Personally, if I was the coach of this team, I think I would try and pair Stralman with Kaberle, McCabe with White, while alternating McCabe and Stralman, and Gill with Wozniewski. Stralman may be a rookie, but I've got a feeling about him. He has 3 giveaways in 7 games, not bad for a rookie, but at the same time, has 4 take aways which I believe is very good. I think a mistake Maurice might make with McCabe is overplaying him and going back to 3 years ago when McCabe was playing 30 minutes a game, rivaling Pronger and Lidstrom a top the league. McCabe can't be on the ice for that long. He takes things upon himself and it could see him add to his giveaway totals.
As you all know, I'm a believer of blowing this team up and letting guys like our friend Stralman play meaningful minutes at the NHL level, however, considering that isn't in the cards for certain people who are looking for extensions, or profits, the very least one can hope for is that guys like Stralman get to play a little bit more and guys like McCabe can play a little bit less because not only does it helps them both out tremendously but ultimately the team, now, and moving forward.
Also, one last thing, Colaiacovo has been reported to have skated for 7 straight days without pain. No timetable has been set yet, but hopefully, he can replace Wozniewski as quickly as possible and start dishing out some pain to some of our friends.
Until next time, don't give MLSE your money. It's not worth it.
Thursday, November 8, 2007
Well, it took over 70 years, but the Chicago Blackhawks finally got out from under their rocks and asked what the big fuss was about about that square thing that displays pictures and sounds... what do you call it again?
This week, Comcast SportsNet announced that they will air 7 Hawks home games, starting with the inter-divisional game versus the Detroit Red Wings this Sunday.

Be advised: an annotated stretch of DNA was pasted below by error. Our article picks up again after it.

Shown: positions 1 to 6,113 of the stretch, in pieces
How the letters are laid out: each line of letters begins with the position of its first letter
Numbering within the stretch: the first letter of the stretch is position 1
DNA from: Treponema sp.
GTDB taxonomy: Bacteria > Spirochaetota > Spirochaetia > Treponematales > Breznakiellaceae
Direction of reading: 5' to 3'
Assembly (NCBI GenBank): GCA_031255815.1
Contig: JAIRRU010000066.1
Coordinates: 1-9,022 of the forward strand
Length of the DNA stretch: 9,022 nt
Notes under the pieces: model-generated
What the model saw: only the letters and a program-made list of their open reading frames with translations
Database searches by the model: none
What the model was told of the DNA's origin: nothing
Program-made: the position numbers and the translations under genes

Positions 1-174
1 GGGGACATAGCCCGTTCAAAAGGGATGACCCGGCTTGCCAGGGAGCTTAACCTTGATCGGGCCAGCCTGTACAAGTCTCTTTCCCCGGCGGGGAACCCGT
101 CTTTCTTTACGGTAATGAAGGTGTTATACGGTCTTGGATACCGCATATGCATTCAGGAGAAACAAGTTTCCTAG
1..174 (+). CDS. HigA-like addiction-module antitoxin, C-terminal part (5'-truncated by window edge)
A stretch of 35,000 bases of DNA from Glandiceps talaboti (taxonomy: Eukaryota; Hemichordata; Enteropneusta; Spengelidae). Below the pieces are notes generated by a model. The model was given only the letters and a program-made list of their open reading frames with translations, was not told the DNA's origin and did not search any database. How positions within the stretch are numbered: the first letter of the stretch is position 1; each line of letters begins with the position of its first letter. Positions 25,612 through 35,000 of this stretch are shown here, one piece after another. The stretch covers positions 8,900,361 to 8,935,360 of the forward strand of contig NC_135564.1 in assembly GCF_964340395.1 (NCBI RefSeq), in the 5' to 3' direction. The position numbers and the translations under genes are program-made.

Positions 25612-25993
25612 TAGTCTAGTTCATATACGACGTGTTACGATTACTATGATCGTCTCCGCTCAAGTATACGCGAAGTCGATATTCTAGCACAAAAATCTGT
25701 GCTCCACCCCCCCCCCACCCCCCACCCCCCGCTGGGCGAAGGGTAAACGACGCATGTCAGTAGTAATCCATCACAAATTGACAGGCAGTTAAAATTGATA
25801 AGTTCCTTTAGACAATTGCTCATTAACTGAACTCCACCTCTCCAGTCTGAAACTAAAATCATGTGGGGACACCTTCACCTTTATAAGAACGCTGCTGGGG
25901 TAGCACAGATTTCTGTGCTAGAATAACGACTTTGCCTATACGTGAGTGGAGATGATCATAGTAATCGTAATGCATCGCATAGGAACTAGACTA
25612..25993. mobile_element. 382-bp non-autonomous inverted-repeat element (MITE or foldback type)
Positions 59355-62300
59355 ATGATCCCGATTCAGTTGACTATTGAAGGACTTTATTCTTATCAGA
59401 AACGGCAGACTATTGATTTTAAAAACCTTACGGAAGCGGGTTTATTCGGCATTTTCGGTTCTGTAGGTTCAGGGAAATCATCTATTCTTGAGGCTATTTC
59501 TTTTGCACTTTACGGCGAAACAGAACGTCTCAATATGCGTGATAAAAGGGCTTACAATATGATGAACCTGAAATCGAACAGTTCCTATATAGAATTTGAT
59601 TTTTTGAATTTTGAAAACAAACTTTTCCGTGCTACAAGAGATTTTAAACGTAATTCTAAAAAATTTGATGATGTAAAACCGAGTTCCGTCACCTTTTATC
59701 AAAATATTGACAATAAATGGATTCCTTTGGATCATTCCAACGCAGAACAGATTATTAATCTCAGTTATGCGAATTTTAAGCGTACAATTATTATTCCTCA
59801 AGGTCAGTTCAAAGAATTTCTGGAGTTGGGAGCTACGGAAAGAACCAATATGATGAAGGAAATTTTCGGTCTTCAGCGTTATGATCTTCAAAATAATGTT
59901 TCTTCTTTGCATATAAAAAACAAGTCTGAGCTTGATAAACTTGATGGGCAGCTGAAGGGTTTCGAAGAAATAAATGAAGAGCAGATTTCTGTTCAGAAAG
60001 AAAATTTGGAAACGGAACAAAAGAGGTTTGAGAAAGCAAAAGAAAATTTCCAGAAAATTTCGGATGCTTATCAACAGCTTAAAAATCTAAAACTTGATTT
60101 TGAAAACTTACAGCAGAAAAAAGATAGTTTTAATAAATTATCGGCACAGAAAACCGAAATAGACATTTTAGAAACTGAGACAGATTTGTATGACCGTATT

Despite this being a step in the right direction for the Blackhawks and for the fans in Chicago, I can't help but wonder a couple things:
1) What the Hell took the Blackhawks so long? I know their owner was in the later years of his life, and may he rest in piece, but surely he must've been alive when T.V. hit the market.
2) Seven games? Last I checked this isn't the original 6 anymore... every team gets to play 41 games in their arena. What are the Hawks afraid of in broadcasting the 34 other games?
But what's even more mind-boggling than the absurdity of the situation is the article in today's Chicago Sun-Times.
Apparently this Windy City reporter must've known known of this revolutionary invention either, because he makes it sound like none of the following things existed before the Hawks decided to air home games:
"Comcast SportsNet announced its coverage plans on Wednesday, and they'll be much different than what viewers have seen on the station during its coverage of road games, Jim Blaney and Steve Konroyd traditionally do their pre- and postgame shows from a studio. This time they'll do them live from the United Center.